Wednesday, July 29, 2009

Orwell and the Xbox

By C.T. Hutt

I suppose it was inevitable that my personal politics would eventually dominate one of our discussions here at Press Pause to Reflect. Still, I find descending from the lofty and comfortable towers of intellectual discourse on the arts to the mire of politics to be a sobering decent indeed. A matter has come to my attention that I feel must be addressed. While I take no pleasure in this task, I feel that it would be a greater disservice to the gaming community at large were I to remain silent. Today I would like to reflect on the impact of censorship in video games and its implications.

There is nothing more crippling to art, nor to the community that surrounds it, than censorship. To have the twisted and inconsistent morality of a few people applied to our entire society through sclerotic institutions such as the FCC is surely oppressive enough. But as our technology outpaces itself with each subsequent year a very disturbing trend has emerged which threatens not only the artistic medium that we love but the very root of our cultural heritage. The very same corporations which deliver us our beloved video games have taken it upon themselves to impose a set of moral restrictions on us wholly outside the law. I truly cannot stress enough how dangerous this concept is. A non-government body with a monopoly on a given means of communication is dictating to people what is, and what isn’t acceptable to say or write. That is more than an irritation; it is a recipe for corporate control over our personal lives.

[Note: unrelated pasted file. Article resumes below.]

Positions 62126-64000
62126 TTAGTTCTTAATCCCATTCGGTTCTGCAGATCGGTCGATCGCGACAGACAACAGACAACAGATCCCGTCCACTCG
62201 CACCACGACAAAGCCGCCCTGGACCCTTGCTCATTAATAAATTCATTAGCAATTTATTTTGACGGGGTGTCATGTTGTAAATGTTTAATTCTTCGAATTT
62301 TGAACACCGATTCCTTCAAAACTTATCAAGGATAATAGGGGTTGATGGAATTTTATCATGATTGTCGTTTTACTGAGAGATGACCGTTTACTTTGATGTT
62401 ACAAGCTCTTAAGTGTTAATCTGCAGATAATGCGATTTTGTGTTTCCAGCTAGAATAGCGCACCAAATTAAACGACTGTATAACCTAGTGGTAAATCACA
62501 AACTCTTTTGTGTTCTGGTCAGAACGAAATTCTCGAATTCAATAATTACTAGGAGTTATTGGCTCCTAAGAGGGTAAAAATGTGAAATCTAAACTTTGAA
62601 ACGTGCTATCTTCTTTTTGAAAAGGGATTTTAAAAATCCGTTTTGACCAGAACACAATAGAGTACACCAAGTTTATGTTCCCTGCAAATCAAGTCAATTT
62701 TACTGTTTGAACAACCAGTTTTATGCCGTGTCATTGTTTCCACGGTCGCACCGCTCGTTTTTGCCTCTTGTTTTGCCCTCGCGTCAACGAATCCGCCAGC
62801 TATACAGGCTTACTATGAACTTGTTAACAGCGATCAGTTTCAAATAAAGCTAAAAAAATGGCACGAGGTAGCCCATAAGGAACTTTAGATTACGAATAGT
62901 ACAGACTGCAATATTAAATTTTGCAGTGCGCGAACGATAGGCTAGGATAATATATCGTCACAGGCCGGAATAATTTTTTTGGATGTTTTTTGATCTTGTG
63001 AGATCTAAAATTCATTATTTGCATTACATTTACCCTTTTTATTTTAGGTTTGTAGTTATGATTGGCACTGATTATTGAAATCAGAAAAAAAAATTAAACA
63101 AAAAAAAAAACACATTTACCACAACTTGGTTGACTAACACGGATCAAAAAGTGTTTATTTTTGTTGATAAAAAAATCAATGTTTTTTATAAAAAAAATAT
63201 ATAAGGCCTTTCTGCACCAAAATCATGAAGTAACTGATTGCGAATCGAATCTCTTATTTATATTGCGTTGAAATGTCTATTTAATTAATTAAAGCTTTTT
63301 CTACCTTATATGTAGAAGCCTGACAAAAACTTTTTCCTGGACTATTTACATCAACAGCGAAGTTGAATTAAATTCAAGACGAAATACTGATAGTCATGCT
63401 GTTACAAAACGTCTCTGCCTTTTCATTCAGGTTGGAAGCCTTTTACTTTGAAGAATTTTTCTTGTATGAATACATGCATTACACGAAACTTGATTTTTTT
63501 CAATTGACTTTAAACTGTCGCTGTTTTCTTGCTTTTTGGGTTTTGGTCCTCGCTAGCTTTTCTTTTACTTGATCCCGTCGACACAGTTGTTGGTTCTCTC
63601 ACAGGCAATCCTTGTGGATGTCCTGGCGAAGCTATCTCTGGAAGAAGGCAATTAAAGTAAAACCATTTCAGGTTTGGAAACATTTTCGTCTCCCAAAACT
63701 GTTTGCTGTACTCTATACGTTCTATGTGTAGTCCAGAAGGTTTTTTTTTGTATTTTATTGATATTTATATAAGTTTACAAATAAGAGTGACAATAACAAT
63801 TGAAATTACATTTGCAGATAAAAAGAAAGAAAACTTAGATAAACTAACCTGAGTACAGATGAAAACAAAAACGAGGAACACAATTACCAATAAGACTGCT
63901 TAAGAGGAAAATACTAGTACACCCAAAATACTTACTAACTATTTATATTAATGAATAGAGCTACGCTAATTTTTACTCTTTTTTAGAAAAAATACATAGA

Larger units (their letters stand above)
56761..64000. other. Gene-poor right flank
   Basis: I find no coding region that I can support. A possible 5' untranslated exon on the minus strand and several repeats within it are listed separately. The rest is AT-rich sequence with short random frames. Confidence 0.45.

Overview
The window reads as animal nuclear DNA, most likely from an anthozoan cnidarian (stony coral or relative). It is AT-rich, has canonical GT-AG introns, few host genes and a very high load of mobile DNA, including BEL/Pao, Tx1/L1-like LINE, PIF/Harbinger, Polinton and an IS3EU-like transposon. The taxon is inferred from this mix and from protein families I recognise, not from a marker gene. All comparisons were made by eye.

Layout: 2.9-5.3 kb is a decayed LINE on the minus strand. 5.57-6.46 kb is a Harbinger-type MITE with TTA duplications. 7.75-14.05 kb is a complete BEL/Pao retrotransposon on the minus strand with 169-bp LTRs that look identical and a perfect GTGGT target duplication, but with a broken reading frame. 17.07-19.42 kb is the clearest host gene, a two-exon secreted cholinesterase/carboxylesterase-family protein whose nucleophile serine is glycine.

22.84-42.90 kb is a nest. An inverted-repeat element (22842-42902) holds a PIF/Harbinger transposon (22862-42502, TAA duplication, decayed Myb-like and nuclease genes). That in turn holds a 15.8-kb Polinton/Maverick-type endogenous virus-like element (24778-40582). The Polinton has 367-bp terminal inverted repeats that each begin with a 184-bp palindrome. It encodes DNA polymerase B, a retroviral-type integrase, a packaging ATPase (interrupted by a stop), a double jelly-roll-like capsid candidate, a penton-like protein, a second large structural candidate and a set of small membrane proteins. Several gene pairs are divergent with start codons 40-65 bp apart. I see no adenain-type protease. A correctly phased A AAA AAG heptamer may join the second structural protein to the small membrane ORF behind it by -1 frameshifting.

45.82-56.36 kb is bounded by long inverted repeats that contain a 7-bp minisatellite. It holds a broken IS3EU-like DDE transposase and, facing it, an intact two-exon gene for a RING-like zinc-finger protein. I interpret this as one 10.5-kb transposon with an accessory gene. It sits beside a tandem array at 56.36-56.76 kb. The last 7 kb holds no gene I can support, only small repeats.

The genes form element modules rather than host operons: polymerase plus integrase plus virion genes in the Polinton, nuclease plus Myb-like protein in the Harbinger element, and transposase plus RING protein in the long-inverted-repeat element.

This issue came to my attention after reading an article on Penny-Arcade. Apparently, Microsoft’s Orwellian “decency policy” on language control is not content to simply censor commonly recognized swear words but has also taken it upon itself to dissect the ever expanding lexicon of modern slang and cherry pick words or phrases that it finds to be offensive, or even potentially offensive. This list of banned words or phrases is not available to the general public so we are simply forced to accept the premise that the Microsoft corporation, an organization that has been sued by businesses, NGO’s, and even the United States Government for its multiple violations of privacy laws, fair business laws, and legal misrepresentation, has our best interests at heart.

The Xbox Live Code of conduct appears to be designed with the noble intention of providing a safe and fair gaming environment to gamers. I can hardly fault them for this goal, but the fact remains that it is simply not their place to legislate morality to the world. Who is to say where that type of censorship ends? Microsoft just recently announced its intention to merge with web-searcher Yahoo. How long before we are punished for what we type in the search bar in the privacy of our homes? How long before our real names, rather than just our game handles, start appearing on banned lists?

No one elected the people who are making these decisions and there is no functional oversight to moderate their behavior. Make no mistake, if we, the community that made gaming what it is today, make no move to resist these policies they will continue to grow. I urge you as a writer, a gamer, and an ardent believer in a free and democratic society to take action. Write your congressional representatives in the House and Senate (they really do read what you send in), send a letter to Microsoft, and light up the blogs and forums and chat rooms with your dissent. Do your part for the gaming medium and the community we’ve built around it.
Thank you.

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